I, however, avoided sacrilege of any kind, held babies at public events (reluctantly), and had always been on the straight and narrow. I was the perfect son, CEO, and Fitzpatrick.
With one flaw—I wasn’t a family man.
This made the media have monthly field days. They dubbed me Cold Cillian, highlighted the fact I enjoyed fast cars and wasn’t a member of any charities, and kept running the same story where I rejected an offer to be on the cover of a financial magazine, sitting next to other world billionaires, because none of them, other than Bezos, was anywhere near my tax bracket.
“Close, honey.” Sailor patted Hunter’s hand. “Sociopaths. We call people like your brother sociopaths.”
“That makes so much sense.” Hunter snapped his fingers. “He really breathes new death into the room.”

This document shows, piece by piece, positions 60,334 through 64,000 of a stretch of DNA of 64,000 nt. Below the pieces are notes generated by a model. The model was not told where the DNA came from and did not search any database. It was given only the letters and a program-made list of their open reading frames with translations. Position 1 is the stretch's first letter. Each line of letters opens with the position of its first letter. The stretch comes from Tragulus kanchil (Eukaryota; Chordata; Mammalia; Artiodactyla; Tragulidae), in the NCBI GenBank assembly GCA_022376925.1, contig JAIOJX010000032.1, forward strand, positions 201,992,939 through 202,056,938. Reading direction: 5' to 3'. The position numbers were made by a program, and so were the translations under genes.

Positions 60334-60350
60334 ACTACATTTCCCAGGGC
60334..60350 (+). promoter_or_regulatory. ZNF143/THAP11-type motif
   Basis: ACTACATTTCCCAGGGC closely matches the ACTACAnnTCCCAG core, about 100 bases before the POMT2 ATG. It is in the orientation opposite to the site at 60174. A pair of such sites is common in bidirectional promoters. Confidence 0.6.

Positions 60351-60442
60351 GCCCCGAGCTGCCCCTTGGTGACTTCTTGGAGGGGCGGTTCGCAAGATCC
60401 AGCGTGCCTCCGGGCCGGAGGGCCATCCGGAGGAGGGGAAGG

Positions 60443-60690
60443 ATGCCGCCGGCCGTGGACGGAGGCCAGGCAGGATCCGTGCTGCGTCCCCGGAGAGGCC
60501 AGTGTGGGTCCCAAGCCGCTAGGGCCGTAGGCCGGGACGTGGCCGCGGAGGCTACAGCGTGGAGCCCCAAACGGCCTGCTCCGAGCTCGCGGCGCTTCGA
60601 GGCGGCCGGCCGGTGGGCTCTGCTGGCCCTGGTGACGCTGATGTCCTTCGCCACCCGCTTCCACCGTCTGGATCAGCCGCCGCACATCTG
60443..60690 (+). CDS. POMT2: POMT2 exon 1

“Now, now.” Jane Fitzpatrick, aka Mother Dearest, tried to calm the discussion. “We’re all very excited about the new addition to the family. My very first grandchild.” She clasped her hands, looking dreamily into the distance. “Hopefully one of many.”
So rich, for someone who had the maternal instinct of a squid.
“Don’t worry, Ma, I intend to impregnate my wife as many times as she’ll let me.” Hunter winked at his ginger bride.
My brother was the poster child for TMI. And possibly pubic lice.
The only thing stopping me from throwing up in my mouth at this point was that he wasn’t worth wasting food over.
“Gosh, I’m so jealous, Sail! I can’t wait to be a mother.” Ash balanced her chin on her fist, letting out a wistful sigh.
“You’ll make a wonderful mom.” Sailor reached over the table to squeeze her hand.
“To your imaginary kids with your brother-in-law.” Hunter threw a sautéed bite of potato into his mouth, chewing. Ash went crimson. For the first time since dinner began, I was faintly amused. My sister nurtured a hopeless obsession with Sam Brennan, Sailor’s older brother and a guy who worked for me on retainer.